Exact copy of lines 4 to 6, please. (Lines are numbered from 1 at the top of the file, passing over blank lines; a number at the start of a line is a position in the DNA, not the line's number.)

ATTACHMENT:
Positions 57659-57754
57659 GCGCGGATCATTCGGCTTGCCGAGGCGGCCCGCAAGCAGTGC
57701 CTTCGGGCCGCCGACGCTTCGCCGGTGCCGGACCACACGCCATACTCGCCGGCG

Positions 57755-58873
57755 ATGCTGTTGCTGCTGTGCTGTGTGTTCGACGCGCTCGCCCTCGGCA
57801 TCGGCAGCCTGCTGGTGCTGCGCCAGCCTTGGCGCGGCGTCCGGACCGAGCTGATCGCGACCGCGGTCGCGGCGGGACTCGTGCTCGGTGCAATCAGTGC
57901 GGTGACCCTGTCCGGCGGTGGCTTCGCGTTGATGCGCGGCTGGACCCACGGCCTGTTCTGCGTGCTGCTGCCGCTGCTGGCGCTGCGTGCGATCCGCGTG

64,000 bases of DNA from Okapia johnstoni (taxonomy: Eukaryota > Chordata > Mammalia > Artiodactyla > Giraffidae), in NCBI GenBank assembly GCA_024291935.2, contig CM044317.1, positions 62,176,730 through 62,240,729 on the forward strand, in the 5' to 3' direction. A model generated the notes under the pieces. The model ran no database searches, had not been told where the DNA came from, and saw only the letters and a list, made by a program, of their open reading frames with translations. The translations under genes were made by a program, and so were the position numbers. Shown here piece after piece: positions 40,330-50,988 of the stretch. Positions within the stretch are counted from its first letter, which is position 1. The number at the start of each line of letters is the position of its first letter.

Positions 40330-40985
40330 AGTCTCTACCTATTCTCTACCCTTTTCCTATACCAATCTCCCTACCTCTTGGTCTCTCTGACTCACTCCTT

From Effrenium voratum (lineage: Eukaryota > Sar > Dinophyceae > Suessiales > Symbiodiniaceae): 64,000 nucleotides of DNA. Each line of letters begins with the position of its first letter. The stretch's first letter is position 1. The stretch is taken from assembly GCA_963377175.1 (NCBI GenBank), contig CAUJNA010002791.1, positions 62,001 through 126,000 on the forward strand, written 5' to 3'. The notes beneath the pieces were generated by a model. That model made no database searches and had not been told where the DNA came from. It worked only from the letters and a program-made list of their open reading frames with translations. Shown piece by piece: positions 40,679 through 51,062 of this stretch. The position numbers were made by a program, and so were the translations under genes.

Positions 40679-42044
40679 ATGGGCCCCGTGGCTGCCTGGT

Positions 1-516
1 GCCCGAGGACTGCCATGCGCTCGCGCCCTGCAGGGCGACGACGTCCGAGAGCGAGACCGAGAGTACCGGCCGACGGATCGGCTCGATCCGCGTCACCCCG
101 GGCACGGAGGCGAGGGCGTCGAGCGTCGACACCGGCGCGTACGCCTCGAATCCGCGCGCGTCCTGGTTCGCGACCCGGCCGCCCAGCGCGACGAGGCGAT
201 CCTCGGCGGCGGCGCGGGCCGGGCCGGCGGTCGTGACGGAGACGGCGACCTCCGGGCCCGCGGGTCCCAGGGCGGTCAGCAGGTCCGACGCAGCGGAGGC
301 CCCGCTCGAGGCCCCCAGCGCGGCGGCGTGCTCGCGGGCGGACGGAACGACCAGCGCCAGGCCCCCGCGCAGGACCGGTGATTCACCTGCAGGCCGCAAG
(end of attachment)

Positions 57755-58873
57755 ATGCTGTTGCTGCTGTGCTGTGTGTTCGACGCGCTCGCCCTCGGCA
57801 TCGGCAGCCTGCTGGTGCTGCGCCAGCCTTGGCGCGGCGTCCGGACCGAGCTGATCGCGACCGCGGTCGCGGCGGGACTCGTGCTCGGTGCAATCAGTGC